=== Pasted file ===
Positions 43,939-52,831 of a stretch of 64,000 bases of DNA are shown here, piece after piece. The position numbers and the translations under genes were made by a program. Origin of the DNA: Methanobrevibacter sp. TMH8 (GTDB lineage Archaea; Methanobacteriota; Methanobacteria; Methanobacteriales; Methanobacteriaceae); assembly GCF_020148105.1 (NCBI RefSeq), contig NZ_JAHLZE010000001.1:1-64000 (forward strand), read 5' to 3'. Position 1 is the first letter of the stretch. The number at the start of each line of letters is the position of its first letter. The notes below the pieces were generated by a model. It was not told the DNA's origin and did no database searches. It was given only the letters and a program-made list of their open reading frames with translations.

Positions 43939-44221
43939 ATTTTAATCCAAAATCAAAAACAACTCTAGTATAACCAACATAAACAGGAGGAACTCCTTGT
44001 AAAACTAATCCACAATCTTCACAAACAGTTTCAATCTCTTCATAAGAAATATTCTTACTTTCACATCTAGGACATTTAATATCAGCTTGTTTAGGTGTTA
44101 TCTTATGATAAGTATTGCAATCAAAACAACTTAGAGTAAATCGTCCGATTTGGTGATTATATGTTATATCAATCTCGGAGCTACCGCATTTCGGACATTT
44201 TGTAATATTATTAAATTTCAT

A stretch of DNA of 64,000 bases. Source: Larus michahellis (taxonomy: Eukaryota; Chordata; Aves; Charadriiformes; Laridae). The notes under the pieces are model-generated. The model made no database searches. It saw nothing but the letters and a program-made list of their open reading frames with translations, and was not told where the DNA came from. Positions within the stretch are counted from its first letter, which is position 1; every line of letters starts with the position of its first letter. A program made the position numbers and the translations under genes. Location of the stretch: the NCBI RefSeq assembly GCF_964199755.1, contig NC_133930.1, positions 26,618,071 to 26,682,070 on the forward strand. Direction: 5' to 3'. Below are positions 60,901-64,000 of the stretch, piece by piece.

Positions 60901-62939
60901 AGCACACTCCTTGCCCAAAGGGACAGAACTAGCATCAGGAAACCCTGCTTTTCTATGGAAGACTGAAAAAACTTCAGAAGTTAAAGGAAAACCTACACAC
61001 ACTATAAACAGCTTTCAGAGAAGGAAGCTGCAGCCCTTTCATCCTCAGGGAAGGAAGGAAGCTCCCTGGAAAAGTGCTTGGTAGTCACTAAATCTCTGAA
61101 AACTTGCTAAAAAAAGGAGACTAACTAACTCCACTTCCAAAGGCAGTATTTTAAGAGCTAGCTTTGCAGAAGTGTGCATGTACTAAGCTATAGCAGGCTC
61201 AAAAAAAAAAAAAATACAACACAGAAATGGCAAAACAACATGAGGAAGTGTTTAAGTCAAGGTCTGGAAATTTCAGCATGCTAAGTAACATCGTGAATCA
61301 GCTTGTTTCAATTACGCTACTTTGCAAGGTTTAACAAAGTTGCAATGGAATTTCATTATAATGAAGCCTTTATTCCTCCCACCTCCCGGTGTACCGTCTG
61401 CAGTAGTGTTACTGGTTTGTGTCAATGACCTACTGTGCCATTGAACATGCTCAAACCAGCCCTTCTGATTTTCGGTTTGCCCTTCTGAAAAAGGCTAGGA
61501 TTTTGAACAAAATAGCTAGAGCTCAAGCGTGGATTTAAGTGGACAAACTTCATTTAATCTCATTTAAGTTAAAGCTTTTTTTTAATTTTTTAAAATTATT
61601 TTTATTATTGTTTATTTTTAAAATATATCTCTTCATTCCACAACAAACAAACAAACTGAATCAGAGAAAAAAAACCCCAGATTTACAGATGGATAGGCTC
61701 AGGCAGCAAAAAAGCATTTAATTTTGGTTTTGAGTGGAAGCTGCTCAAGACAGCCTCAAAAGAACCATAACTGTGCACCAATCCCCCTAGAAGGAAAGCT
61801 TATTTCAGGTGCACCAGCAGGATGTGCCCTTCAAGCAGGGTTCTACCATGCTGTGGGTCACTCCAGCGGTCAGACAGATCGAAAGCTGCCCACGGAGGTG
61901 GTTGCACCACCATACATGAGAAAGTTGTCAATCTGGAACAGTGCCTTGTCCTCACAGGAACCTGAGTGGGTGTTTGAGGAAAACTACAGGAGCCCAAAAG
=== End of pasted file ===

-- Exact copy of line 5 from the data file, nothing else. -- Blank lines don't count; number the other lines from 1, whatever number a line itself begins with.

44101 TCTTATGATAAGTATTGCAATCAAAACAACTTAGAGTAAATCGTCCGATTTGGTGATTATATGTTATATCAATCTCGGAGCTACCGCATTTCGGACATTT